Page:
As you might imagine, I have heard from many on all sides of this issue. This issue is difficult to discuss civilly and it invites quick, simple solutions—declare your support for the state flag and fly it, or take it down. I have been asked to do both. I fully understand the reasoning, but remain committed to a new state flag. I also know quick, simple solutions won’t change the state flag of Mississippi.
Changing the Mississippi state flag will only come from hard work and active citizenship. I am always pleased when those who seek me out on this issue have also taken the time to contact their state representative or senator. Civic engagement and becoming a fully participating and well-educated citizen have long been a part of the education provided by this university. It is here where students begin to practice citizenship.
Since late last Fall I have been in nearly weekly contact with the presidents of the SGA, Faculty Senate, and Staff Council regarding this issue. These leaders have also been engaged with their counterparts across Mississippi’s public university system working toward a unified voice. I am confident this good work will lead to constructive civic engagement during this legislative session.
Our state’s history cannot be changed and the collective experience of our citizens cannot be diminished. These are among the influences that shape our understanding of what it is to be a Mississippian. While it is essential we know and learn from the past, I suggest we must focus on the future lest it be less than we are capable of becoming.
No one can deny the evil of slavery, the pernicious nature of Jim Crow, the lost opportunities, the human cost of the Civil War in bloodshed and loss, the heroism of the Civil Rights movement, or the decades of economic deprivation and suffering brought about by division and failing to invest in developing our state’s human capital.
Patriotism unites us. We all know patriotic Mississippians who fought in the World Wars, Korea, Vietnam, the Gulf War, or the War on Terrorism. Mississippians have been among the first to serve the United States and fight for the freedoms we enjoy today. After all, it was the greatest generation who came home from World War II and began to level the playing field to allow equal opportunity, access to public accommodations, and the right to vote to all Americans.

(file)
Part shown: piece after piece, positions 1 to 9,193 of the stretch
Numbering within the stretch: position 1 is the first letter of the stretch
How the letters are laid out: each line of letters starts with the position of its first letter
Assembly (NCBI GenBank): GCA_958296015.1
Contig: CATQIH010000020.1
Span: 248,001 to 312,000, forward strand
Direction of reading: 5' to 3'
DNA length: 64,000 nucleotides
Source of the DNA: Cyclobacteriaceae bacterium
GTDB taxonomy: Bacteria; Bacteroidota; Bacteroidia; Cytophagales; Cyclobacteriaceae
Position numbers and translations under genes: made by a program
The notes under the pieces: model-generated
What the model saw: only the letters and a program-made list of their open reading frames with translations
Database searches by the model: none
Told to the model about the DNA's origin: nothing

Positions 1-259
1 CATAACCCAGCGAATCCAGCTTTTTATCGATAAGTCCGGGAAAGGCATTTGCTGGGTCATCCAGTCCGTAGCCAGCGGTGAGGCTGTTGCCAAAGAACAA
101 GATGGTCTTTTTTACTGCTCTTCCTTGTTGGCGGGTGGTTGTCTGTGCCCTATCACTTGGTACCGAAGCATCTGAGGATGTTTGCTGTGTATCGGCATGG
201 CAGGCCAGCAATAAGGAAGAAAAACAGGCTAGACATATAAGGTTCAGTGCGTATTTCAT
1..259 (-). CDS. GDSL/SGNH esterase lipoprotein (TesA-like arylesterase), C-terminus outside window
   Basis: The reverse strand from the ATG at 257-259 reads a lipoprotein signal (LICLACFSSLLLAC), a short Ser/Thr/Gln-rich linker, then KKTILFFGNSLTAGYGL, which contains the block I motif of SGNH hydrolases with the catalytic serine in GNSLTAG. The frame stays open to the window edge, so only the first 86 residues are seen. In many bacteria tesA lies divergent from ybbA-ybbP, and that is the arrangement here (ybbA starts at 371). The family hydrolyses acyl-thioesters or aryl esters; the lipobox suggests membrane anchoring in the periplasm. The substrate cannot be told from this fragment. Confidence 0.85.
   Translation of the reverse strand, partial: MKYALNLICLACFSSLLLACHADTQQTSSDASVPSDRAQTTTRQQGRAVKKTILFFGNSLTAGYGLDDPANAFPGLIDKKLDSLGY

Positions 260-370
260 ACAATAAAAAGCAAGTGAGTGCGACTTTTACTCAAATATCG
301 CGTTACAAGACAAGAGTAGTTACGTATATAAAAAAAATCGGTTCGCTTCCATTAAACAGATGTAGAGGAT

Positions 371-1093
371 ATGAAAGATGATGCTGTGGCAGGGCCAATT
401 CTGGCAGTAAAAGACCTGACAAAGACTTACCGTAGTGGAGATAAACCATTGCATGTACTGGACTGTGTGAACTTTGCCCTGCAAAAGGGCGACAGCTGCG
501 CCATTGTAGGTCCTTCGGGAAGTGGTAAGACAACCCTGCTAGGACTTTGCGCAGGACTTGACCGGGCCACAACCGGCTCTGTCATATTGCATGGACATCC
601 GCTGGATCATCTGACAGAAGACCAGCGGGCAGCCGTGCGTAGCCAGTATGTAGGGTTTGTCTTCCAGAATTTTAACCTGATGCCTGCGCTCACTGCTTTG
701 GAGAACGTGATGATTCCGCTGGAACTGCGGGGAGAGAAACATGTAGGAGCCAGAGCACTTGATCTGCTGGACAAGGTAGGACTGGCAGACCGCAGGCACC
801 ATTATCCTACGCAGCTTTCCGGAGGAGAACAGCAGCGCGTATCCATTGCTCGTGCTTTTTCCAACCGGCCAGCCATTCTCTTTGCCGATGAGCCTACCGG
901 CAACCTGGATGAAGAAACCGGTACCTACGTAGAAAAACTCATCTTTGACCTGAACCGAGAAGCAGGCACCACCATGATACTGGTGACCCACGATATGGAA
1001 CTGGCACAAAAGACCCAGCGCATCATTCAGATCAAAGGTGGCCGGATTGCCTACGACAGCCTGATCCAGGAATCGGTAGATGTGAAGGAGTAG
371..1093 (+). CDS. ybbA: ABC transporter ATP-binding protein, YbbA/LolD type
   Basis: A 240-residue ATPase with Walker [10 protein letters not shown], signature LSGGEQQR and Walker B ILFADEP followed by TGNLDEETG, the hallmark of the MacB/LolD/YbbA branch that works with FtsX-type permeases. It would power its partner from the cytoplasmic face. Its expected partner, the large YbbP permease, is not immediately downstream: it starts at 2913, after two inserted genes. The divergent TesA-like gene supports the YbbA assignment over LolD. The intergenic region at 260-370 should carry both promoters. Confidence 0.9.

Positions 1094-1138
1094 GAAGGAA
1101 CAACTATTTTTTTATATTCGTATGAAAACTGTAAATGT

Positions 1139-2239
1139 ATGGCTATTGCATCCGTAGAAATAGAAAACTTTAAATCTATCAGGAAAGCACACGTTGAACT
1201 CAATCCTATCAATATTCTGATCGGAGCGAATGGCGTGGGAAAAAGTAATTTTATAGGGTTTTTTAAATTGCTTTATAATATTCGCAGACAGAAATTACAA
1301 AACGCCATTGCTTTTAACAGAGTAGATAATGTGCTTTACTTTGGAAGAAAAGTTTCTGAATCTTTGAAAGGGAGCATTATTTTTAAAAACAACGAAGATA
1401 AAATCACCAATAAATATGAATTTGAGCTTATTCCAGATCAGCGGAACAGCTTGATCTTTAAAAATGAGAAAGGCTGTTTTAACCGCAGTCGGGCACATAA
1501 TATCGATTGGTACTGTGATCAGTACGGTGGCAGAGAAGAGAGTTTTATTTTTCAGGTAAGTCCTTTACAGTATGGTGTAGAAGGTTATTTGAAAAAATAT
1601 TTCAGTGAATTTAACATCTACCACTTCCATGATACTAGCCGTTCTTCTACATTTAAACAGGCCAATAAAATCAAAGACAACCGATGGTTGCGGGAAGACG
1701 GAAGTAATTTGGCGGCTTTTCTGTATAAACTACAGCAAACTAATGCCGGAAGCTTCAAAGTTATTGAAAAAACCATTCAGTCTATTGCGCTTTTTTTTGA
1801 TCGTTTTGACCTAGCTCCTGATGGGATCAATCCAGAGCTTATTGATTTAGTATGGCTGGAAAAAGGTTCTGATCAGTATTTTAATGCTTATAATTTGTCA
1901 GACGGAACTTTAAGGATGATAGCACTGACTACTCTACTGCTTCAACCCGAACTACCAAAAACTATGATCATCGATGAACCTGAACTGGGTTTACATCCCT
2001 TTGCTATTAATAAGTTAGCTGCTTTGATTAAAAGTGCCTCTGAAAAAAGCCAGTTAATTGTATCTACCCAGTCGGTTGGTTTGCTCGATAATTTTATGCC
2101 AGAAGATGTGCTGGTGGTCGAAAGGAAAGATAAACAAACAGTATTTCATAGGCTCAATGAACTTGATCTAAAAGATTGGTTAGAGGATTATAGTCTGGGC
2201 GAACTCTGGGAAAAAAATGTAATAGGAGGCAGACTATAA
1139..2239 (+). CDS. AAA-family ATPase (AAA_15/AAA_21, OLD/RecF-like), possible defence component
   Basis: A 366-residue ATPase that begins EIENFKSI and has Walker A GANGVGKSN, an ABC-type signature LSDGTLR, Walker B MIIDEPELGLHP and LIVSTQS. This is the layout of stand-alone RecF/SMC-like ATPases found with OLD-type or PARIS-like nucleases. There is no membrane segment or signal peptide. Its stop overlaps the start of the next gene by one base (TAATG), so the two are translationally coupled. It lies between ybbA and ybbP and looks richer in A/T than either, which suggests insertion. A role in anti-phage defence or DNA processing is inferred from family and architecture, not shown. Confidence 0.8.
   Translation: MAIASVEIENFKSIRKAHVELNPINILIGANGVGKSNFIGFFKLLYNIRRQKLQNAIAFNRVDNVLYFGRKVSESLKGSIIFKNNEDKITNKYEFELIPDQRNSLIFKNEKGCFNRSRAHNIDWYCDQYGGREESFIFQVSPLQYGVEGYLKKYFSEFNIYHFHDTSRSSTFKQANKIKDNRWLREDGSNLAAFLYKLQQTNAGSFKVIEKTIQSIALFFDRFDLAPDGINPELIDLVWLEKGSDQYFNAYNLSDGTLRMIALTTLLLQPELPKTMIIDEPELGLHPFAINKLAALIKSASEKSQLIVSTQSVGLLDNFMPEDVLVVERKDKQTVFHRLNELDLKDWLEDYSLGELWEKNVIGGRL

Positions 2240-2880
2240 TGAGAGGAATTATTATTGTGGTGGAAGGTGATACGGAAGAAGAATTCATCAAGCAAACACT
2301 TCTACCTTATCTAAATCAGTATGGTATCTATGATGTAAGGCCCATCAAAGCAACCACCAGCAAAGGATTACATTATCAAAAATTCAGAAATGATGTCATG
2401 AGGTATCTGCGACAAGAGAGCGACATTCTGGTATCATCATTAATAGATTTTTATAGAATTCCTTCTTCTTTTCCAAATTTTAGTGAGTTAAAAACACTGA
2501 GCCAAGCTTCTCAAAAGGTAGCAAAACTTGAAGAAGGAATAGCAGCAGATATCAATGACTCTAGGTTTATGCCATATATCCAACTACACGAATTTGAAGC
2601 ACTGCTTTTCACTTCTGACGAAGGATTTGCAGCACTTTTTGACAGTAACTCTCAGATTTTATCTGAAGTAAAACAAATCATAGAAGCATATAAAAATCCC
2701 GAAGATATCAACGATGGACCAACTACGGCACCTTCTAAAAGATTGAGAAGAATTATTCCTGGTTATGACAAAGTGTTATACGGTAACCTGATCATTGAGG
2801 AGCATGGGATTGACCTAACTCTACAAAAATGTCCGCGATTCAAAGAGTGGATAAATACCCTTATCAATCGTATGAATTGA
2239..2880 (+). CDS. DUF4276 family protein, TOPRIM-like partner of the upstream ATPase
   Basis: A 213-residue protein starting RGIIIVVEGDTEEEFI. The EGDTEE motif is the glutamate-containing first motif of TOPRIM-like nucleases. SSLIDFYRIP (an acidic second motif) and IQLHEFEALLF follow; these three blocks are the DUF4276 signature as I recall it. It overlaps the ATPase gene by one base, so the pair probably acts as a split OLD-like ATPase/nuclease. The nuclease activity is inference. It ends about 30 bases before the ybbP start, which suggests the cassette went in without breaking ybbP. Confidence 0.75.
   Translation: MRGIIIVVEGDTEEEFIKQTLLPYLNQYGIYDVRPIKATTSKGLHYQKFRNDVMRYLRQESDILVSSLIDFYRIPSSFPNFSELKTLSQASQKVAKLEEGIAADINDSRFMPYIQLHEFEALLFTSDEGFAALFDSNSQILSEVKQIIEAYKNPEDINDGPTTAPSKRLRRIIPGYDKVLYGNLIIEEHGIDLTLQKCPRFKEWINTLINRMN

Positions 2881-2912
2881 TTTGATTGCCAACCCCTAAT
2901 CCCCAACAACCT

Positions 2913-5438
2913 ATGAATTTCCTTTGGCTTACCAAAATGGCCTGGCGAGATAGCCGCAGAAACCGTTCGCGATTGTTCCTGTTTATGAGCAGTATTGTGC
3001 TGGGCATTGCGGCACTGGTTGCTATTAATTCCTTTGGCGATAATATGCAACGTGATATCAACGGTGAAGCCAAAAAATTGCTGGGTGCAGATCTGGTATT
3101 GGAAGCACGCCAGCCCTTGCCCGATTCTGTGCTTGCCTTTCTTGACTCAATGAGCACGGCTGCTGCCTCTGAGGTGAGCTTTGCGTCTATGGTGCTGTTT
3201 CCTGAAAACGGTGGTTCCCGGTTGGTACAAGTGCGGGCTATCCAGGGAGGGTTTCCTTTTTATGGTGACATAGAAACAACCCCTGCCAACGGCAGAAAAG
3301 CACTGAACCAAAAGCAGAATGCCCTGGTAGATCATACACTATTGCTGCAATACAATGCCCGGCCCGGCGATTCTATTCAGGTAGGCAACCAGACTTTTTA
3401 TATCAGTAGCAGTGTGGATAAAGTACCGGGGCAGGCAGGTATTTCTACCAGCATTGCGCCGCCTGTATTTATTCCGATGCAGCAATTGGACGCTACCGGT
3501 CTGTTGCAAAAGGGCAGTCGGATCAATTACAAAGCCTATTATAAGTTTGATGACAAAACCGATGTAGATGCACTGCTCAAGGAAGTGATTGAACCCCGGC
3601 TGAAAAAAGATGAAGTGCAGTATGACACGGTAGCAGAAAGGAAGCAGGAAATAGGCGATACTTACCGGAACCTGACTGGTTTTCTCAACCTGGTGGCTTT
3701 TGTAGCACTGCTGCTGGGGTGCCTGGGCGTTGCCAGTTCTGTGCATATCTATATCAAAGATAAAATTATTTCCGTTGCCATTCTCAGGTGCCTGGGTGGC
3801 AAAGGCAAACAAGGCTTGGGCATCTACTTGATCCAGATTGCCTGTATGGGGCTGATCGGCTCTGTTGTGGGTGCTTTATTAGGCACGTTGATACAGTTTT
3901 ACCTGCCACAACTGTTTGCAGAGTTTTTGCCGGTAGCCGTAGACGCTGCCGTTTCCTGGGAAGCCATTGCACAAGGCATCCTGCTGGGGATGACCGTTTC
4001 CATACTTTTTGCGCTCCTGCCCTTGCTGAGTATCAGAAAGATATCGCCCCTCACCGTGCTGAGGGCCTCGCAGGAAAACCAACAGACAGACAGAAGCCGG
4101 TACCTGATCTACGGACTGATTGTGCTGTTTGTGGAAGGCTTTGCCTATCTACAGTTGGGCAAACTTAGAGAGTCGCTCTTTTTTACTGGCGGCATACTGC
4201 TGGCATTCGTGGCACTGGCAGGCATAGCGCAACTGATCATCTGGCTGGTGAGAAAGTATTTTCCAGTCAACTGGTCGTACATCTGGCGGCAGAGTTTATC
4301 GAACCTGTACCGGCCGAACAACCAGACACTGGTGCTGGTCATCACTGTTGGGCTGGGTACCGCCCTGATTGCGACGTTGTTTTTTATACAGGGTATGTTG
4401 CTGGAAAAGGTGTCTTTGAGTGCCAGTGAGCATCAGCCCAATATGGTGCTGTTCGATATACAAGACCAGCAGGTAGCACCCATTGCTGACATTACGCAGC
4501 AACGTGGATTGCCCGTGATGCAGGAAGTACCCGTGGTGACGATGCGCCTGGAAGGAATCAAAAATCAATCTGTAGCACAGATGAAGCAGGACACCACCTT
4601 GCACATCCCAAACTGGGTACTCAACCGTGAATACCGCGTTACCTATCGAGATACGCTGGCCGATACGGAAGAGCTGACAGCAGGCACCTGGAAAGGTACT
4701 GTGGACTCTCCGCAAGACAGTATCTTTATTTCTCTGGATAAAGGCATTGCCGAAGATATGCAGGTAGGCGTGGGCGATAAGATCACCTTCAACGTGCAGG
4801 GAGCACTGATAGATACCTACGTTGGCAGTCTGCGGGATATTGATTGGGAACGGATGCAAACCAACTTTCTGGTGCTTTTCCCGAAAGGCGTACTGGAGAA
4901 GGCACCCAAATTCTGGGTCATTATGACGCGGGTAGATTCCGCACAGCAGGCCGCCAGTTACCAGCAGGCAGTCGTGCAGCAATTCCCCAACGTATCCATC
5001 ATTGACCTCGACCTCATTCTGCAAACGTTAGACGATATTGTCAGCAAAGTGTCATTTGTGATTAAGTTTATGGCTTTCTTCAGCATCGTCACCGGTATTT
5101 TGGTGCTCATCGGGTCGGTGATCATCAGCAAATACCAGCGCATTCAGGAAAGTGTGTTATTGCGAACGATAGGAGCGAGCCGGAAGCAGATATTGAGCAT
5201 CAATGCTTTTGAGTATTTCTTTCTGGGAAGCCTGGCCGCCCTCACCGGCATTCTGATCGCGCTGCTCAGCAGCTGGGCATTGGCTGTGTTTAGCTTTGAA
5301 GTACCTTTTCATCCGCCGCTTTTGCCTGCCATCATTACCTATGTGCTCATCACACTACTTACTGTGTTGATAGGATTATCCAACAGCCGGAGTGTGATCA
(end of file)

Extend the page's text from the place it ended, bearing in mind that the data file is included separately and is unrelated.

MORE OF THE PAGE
Economic opportunity unites us. Our economy is rapidly evolving to high paying advanced manufacturing and knowledge economy jobs. We seek out the economic opportunities and diversity provided by the investment of international corporations such as Nissan, Toyota, and Yokohama Tire.
The generous spirit of Mississippians unites us. After every flood, fire, tornado, or hurricane neighbors help neighbors, many of them strangers to one another. Our generosity of spirit is legendary. Time and again our citizens have pulled together to recover from disaster, and to give of their time, talent, and resources to help the less fortunate.
It is a mistake to dwell on division when so much unites us. As Mississippians we know our state’s challenges and opportunities, and we know we cannot afford to deliberately impair our future by marginalizing any among us.
As a public university The W is responsible for educating all Mississippians, and to be successful in our mission we must be welcoming to all, while at the same time respectful of diversity of opinion. I encourage each of you to carefully consider this issue and to exercise civic engagement as our state leaders also consider these issues.
I will be back with an update to this Spring semester letter when we have more information about budget prospects.
Until next time,